Health Care Neutral ADR Blog by Richard Webb
In Reed v. Florida Metropolitan University, Inc., No. 11-50509 (5th Cir. May 18, 2012), the United States Court of Appeals for the Fifth Circuit ruled that an arbitrator exceeded his powers in finding the parties' agreement authorized class arbitration (hat tip to Victoria VanBuren at Disputing). The case is remarkably similar to Sutter v. Oxford Health Plans, in which the Third Circuit reached the opposite conclusion, as discussed here previously.
In Reed, the court found no express agreement to engage in class action arbitration, and refused to accept the arbitrator's interpretation of the parties' contract, which inferred class action intent from language referring to "any dispute." The court further rejected any argument that the absence of language prohibiting class action arbitration can be used to infer class action intent. In both regards, the Fifth Circuit based its opinion squarely on the Supreme Court's decision in Stolt-Nielsen.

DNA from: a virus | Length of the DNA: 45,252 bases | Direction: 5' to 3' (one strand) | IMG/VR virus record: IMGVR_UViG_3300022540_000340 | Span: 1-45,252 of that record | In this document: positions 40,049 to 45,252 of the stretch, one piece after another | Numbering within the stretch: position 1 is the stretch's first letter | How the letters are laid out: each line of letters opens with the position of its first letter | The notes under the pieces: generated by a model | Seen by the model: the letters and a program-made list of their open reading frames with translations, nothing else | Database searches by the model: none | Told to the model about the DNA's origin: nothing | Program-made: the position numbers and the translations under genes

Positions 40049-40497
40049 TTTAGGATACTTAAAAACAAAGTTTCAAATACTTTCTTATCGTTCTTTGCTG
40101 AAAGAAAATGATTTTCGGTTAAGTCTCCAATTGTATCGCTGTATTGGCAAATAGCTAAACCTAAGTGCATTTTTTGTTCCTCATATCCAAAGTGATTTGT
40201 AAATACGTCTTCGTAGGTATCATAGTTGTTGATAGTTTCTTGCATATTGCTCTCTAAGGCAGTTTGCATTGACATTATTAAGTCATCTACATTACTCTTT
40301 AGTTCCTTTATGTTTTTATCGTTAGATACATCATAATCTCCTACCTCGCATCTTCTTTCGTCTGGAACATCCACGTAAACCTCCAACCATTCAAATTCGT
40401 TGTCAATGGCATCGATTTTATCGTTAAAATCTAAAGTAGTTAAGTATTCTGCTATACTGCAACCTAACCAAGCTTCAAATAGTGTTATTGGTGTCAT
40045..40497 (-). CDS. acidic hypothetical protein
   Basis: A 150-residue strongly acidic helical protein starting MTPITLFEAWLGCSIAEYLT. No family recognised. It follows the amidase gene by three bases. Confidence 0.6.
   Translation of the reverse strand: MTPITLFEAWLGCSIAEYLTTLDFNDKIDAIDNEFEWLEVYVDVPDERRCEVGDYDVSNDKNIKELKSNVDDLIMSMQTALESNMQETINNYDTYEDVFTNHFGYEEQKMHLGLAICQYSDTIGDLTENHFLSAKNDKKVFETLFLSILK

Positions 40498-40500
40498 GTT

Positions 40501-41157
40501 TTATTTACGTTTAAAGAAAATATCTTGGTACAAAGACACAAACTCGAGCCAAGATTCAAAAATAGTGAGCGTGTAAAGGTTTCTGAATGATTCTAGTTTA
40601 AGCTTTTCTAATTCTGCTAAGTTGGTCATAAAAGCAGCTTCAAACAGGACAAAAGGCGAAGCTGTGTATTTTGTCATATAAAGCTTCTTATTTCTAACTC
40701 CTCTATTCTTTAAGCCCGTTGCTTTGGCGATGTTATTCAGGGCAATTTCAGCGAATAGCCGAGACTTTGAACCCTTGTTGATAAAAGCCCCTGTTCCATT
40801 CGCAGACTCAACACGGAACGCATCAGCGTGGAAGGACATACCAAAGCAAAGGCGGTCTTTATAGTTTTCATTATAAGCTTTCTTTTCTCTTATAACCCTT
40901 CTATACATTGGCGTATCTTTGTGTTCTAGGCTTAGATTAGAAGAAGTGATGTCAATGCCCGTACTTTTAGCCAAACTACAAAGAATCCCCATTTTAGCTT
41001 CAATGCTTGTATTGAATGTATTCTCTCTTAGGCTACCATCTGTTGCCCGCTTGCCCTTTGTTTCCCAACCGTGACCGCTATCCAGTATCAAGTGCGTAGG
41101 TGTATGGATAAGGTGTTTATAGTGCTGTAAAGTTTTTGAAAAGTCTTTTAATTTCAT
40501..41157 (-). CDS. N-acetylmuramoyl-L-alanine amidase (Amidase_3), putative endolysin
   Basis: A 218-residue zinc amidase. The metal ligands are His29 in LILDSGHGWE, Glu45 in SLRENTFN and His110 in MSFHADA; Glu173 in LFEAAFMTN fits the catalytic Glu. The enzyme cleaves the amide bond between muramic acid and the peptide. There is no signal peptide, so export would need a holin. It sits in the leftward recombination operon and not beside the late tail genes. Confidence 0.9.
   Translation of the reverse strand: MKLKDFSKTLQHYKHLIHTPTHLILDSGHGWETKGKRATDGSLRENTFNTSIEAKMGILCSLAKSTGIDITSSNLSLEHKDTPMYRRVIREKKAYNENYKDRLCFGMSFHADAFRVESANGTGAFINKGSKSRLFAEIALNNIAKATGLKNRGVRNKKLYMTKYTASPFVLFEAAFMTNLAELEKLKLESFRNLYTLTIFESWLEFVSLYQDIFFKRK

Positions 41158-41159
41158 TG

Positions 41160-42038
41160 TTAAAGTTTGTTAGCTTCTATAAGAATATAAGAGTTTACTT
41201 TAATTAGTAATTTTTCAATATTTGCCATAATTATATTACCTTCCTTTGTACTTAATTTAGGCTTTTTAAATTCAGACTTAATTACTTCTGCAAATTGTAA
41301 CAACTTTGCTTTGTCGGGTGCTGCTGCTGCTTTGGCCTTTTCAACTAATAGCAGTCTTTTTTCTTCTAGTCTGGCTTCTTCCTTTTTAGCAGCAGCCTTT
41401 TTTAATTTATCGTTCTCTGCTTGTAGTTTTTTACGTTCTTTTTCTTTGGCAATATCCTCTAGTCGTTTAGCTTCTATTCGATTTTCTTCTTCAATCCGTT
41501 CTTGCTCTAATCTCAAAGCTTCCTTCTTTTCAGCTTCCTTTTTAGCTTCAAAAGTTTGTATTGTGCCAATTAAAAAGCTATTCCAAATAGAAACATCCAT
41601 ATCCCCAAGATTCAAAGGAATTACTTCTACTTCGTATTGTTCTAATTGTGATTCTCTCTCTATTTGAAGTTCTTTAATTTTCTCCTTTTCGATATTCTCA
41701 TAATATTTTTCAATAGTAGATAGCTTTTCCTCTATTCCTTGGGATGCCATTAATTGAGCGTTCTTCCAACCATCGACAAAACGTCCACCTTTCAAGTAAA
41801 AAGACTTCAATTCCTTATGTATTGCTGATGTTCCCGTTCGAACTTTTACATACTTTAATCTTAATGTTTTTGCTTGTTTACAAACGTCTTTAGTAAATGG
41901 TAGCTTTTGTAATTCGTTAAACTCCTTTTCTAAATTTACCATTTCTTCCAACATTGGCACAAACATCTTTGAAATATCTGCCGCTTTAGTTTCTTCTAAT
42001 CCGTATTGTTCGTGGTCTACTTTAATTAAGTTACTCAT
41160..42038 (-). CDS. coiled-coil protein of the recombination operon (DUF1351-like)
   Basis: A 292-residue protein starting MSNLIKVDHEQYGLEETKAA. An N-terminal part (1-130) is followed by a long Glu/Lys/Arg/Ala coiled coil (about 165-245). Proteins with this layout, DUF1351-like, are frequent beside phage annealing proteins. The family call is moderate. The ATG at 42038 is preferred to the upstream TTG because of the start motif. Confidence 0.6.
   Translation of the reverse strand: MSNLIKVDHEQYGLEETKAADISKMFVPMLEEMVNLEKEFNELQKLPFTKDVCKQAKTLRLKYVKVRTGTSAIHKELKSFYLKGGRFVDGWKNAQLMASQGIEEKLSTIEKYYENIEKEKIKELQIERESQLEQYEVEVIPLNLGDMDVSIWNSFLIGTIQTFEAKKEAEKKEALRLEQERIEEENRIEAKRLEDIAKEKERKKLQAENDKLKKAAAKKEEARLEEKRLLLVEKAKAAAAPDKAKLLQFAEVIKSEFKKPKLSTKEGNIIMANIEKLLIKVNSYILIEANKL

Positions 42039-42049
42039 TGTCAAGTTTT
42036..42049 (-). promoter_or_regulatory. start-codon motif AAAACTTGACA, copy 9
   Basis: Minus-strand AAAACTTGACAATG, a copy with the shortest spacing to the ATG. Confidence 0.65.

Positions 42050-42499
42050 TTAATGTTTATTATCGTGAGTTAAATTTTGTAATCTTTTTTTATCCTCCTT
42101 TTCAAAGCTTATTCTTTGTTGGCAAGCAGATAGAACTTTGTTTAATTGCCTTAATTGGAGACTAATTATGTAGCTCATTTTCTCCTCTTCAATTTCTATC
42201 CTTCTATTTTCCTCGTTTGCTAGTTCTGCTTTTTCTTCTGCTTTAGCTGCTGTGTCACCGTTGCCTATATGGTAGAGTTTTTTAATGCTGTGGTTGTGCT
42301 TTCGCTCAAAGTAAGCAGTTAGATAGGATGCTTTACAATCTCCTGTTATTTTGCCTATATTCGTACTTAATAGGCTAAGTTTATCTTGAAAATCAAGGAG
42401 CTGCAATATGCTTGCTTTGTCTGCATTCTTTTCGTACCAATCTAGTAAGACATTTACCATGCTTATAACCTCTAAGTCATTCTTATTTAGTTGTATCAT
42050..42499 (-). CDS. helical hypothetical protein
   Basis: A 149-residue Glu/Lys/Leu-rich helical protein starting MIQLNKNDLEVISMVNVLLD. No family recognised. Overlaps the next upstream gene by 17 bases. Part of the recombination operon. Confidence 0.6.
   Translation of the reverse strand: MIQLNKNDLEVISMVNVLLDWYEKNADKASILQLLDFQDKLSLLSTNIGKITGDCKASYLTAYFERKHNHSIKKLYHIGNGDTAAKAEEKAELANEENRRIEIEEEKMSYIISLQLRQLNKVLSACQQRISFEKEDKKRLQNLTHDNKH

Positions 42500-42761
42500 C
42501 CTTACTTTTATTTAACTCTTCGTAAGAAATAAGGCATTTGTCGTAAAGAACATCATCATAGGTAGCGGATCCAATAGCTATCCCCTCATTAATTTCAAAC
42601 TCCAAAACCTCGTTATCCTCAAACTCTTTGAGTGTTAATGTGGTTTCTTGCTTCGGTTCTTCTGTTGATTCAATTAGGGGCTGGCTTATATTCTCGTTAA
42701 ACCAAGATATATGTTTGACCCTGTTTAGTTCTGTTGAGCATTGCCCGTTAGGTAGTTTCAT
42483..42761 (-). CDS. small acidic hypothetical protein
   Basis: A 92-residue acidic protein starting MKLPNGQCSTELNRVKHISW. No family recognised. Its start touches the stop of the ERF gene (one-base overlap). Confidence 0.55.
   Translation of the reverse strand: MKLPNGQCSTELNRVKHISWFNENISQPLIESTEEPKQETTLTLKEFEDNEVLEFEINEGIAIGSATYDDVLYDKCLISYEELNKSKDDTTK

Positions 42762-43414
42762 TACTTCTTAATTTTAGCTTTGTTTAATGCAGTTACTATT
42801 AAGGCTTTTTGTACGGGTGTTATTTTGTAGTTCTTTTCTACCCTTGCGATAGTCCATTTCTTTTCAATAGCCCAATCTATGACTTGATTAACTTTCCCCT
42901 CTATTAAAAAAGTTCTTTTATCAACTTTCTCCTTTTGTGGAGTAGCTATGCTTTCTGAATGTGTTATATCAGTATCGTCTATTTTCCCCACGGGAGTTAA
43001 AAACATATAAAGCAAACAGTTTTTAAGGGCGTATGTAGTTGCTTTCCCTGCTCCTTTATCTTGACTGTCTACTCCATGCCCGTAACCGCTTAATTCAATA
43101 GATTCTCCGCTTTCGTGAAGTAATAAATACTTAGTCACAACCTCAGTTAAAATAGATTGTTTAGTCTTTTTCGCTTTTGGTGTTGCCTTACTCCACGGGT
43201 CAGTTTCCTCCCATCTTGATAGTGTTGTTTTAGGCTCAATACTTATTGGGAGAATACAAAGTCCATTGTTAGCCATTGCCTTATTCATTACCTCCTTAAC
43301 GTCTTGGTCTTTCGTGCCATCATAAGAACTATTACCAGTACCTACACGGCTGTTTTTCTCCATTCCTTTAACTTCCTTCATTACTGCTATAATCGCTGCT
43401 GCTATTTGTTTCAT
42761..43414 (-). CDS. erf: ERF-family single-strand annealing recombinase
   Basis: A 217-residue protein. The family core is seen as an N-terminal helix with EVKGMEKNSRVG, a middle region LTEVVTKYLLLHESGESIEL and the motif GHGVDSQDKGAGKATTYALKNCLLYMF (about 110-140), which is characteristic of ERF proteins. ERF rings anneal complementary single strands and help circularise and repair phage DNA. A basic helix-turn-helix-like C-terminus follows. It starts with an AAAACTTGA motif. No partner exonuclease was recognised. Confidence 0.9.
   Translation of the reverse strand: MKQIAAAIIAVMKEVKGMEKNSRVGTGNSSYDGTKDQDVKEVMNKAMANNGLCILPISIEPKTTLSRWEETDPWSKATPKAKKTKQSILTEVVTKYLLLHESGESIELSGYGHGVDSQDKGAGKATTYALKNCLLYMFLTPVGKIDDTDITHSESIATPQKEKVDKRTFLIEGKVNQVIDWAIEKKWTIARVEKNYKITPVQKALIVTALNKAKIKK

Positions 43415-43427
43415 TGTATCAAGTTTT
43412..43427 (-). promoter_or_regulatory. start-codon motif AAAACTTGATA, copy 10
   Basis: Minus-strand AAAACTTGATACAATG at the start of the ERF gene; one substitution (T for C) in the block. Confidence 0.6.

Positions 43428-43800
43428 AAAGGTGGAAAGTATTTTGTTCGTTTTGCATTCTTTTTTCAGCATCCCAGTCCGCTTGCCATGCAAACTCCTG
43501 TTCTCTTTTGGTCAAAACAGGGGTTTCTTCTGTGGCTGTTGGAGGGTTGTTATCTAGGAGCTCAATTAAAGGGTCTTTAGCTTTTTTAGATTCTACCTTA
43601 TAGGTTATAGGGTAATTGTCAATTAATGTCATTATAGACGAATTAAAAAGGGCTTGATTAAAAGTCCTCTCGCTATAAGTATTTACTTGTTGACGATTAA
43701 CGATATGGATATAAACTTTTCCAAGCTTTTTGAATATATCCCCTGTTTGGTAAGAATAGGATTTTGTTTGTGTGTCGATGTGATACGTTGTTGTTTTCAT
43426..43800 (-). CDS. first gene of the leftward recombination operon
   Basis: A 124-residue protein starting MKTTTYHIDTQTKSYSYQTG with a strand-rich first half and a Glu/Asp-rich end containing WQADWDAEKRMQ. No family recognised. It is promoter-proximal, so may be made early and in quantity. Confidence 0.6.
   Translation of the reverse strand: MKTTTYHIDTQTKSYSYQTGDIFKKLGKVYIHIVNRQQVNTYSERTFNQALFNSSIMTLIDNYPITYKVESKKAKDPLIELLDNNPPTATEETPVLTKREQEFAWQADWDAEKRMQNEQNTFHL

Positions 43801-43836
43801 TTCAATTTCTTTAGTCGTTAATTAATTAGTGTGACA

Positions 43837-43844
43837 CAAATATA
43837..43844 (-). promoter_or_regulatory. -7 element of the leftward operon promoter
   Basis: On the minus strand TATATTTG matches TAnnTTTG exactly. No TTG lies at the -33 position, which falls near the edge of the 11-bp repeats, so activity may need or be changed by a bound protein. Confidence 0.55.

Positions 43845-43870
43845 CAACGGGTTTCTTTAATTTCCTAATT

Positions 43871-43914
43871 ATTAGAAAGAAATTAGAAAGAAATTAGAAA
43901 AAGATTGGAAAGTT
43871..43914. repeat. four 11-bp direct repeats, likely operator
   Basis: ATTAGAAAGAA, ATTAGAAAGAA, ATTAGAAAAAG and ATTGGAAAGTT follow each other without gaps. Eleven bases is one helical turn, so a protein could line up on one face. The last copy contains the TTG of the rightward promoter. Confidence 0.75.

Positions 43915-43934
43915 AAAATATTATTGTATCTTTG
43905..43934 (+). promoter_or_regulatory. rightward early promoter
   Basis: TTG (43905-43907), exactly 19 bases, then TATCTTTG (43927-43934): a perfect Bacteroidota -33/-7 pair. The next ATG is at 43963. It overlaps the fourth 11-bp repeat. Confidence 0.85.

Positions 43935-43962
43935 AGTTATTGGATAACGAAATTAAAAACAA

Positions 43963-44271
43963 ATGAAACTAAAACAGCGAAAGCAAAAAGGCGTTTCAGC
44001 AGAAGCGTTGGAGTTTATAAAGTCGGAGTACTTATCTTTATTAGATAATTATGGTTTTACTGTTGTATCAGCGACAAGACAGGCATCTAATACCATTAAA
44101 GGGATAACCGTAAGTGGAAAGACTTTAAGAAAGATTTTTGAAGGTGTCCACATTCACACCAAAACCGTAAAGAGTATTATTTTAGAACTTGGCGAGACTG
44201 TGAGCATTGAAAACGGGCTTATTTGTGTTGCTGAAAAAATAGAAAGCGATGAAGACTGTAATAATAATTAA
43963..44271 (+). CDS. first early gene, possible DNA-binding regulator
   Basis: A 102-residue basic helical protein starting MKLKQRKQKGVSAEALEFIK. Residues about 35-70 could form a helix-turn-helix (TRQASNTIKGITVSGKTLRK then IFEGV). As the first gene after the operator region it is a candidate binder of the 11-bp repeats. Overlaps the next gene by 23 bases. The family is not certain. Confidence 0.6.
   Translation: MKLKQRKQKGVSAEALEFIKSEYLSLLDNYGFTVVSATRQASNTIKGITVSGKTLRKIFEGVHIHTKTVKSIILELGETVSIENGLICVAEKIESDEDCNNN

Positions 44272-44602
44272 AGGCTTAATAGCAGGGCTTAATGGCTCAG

You can't explain the different outcomes in Reed and Sutter by distinguishing them on the facts. The two courts clearly wanted to adopt very different views of Stolt-Nielsen. Other Circuits have addressed the issue as well. See, e.g., Jock v. Sterling Jewelers, 646 F.3d. 113 (2nd Cir. 2011). Drafters of arbitration clauses and those choosing their arbitration venue should act accordingly.
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